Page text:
“At Universidad EAN, we have truly embraced a Cradle to Cradle approach to Project Legacy,” said Herbert Perico Crissien, President of the Board, Universidad EAN. “As a result, and through the creative thinking and innovation that helped this project succeed, Project Legacy has itself become a lesson in the tremendous potential that comes in framing design, engineering, business and finance challenges within a circular economy framework.”
“This building represents the hard work of hundreds of people, and most especially Herbert Perico and the University,” said McDonough. “Their vision and leadership enabled us to bring Project Legacy to life while inspiring new ways to design for all the children of the world, for all time.”
- Natural ventilation for the new building aided through solar chimneys, which draw air through the building and exhaust it at the roof.
- Operable windows and balcony doors are featured on all facades, ventilation air is primarily supplied through filtered grills above the windows.
- Zones along the main interior street provide mechanically ventilated and filtered air when outdoor air quality and ambient noise levels require it.
- The building is one of the first to implement a new Verification Protocol for Engineered Natural Ventilation Systems in Equatorial Climates, developed by Bogotá-based environmental engineering consultants (and design team members) for the Colombia Green Building Council to standardize the use of natural ventilation as a LEED energy effectiveness strategy.
- The new building provides classrooms, administration offices, seminar rooms and special function rooms, including a cafeteria, indoor basketball court, exercise gymnasium, and a 500-seat auditorium. A large ground level plaza and exterior terrace at the sixth floor provide ample opportunity for outdoor use in Bogotá’s mild climate. Triplex Acemar S.A.S. achieved Cradle to Cradle Bronze V3.1 certification for their Linea Domus (wood veneer panels) product line and Cradle to Cradle Basic V3.1 certification for Linea Supreme (wood faced doors). Linea Domus panels were used in the building’s atrium and auditorium, and were supplied to a seating manufacturer for the auditorium chairs.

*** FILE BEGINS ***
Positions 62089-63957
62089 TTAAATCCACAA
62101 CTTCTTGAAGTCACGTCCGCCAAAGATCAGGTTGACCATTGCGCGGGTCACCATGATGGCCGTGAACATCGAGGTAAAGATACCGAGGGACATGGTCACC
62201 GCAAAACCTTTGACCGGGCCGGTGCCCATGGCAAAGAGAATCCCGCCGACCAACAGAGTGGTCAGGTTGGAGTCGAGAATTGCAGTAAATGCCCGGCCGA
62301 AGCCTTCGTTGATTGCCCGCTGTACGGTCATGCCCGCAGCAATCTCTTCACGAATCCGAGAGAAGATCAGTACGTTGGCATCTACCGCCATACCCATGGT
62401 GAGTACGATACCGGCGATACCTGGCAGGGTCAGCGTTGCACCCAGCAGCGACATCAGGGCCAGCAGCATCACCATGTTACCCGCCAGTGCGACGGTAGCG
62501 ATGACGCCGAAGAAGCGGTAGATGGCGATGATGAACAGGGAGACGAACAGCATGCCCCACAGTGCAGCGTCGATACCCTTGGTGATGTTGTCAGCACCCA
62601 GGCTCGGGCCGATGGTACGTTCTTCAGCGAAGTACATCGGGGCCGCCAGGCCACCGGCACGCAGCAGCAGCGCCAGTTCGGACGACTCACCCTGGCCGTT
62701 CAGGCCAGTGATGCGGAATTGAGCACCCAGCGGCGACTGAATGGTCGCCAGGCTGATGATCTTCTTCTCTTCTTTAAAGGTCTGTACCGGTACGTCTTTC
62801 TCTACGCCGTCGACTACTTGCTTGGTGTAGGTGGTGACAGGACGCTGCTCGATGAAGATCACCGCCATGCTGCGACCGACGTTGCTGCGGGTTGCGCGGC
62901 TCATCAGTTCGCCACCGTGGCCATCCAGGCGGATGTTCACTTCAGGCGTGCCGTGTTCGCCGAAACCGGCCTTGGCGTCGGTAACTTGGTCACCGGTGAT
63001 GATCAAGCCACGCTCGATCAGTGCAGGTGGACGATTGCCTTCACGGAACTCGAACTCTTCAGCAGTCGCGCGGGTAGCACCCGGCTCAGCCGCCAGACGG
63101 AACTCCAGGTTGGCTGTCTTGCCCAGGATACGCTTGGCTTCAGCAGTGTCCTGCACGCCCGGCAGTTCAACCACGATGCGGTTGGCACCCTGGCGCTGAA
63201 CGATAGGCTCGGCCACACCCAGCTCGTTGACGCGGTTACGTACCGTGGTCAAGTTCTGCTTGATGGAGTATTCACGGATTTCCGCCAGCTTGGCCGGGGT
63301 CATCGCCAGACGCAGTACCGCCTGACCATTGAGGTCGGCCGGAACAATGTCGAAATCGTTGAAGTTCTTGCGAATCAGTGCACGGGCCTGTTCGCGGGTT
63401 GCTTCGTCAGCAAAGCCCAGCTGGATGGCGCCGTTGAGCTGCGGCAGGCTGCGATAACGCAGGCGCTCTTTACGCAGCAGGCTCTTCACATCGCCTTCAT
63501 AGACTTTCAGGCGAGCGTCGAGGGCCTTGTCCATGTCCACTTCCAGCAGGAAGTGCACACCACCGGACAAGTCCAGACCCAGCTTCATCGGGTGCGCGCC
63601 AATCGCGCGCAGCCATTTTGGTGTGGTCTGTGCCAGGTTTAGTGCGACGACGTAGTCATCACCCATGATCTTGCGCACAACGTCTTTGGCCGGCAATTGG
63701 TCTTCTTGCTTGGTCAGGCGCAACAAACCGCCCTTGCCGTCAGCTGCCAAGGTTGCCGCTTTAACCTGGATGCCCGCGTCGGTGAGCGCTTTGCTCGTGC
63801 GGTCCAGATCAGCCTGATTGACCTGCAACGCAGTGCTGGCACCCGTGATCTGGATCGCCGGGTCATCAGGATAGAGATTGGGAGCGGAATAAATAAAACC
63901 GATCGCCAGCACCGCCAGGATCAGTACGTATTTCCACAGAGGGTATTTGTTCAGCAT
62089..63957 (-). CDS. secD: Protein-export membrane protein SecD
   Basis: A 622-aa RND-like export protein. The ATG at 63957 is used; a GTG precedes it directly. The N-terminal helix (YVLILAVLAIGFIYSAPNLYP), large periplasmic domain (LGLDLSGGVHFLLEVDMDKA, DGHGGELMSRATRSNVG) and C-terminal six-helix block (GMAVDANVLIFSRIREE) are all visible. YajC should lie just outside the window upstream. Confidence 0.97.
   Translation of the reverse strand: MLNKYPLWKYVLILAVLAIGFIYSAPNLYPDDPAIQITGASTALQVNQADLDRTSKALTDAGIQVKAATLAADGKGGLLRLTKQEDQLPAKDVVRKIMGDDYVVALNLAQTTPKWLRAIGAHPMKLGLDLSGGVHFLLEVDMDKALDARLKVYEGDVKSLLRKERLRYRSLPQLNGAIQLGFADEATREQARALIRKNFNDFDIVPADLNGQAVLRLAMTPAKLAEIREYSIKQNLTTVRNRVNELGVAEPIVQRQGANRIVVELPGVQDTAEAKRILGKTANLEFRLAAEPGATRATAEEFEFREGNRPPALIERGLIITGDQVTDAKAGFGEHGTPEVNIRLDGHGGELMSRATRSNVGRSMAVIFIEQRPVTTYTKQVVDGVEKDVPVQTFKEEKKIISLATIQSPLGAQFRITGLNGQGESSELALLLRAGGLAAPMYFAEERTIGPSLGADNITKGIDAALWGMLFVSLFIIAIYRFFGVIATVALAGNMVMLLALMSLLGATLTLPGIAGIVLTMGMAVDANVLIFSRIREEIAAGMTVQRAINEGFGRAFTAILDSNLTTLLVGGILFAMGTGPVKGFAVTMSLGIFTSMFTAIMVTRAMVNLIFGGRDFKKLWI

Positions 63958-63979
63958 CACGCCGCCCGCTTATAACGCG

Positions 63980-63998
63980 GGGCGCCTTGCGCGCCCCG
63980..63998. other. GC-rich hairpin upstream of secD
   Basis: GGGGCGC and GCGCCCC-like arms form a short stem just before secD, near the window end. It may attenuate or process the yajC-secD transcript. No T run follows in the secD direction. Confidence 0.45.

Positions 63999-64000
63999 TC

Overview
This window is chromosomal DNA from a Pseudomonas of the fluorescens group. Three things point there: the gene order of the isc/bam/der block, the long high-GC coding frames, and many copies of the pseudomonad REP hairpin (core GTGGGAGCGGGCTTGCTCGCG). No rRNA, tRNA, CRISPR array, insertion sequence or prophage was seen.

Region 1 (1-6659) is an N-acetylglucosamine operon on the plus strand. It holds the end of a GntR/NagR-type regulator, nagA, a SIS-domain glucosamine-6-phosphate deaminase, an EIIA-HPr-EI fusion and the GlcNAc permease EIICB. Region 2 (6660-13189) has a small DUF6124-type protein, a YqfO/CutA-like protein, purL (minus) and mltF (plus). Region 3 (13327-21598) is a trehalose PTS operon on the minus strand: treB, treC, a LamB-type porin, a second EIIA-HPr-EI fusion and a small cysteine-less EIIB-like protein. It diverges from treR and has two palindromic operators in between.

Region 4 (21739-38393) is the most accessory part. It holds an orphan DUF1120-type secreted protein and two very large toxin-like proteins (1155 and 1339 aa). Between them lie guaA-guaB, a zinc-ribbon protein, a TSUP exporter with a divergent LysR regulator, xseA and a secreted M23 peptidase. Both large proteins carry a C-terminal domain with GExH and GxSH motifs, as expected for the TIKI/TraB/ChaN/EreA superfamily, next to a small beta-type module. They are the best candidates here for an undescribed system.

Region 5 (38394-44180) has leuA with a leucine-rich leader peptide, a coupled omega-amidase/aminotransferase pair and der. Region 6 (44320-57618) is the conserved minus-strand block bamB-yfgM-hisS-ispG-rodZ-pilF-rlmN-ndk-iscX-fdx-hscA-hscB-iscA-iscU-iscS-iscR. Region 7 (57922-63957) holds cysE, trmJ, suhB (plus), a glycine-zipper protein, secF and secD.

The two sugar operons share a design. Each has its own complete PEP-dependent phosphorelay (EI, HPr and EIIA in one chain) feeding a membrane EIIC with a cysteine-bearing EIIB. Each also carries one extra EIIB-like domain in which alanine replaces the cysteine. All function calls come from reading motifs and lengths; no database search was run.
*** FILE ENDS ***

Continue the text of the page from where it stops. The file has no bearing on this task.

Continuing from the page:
- Hunter Douglas Colombia was responsible for refinement and fabrication of the WonderFrame(™)
The design team included Universidad EAN as construction manager, AIA as the executive architect, and AEI for interior design. PAYC was the general contractor.
Additional collaborators included Eco Intelligent Growth (EIG)[materials consulting], Acustec [acoustics], ADRAR [civil, plumbing], AGR [life safety], Aqualab [laboratory], Gaia [landscape], HVAC Consulting [HVAC], MTS [lighting], Natural Cooling [natural ventilation], PyP Proyectos [structural], SETRI [LEED], and SES [energy modeling].
The building achieved LEED Gold certification, and is among the first academic buildings in Colombia to be LEED certified.
William McDonough + Partners is an architecture and urban design firm that applies a positive, principled design philosophy inspired by Cradle to Cradle—an approach that takes its cues from living systems and processes and seeks to expand on enduring standards of design quality. William McDonough’s interests and influence range widely, and he works at scales from the global to the molecular. He is recognized globally as a leader in sustainable development and was the Inaugural Chair of the World Economic Forum’s Meta-Council on the Circular Economy (2014-2016). He currently serves on the Forum’s Global Future Council on the Future of Environment and Natural Resource Security. In 2017, he received the Fortune Award for Circular Economy Leadership at the World Economic Forum’s Annual Meeting in Davos, where he was introduced as “the father of the circular economy.”
Recent and current projects include: NASA’s Sustainability Base office building at Moffett Field, California, viewed by NASA as a “prototype of a 21st-century building”; the Park 20|20 Master Plan near Amsterdam, and the architectural design of several corporate offices at Park 20|20; and Hero MotoCorp’s new “Garden Factory” in Neemrana, India, as well as their new Research & Development Center in Jaipur, India. The firm is also master architect for The Valley at Schiphol Trade Park, The Netherlands’ new National Hub for the Circular Economy.
Photos ©Jairo Llano – LlanoFotografia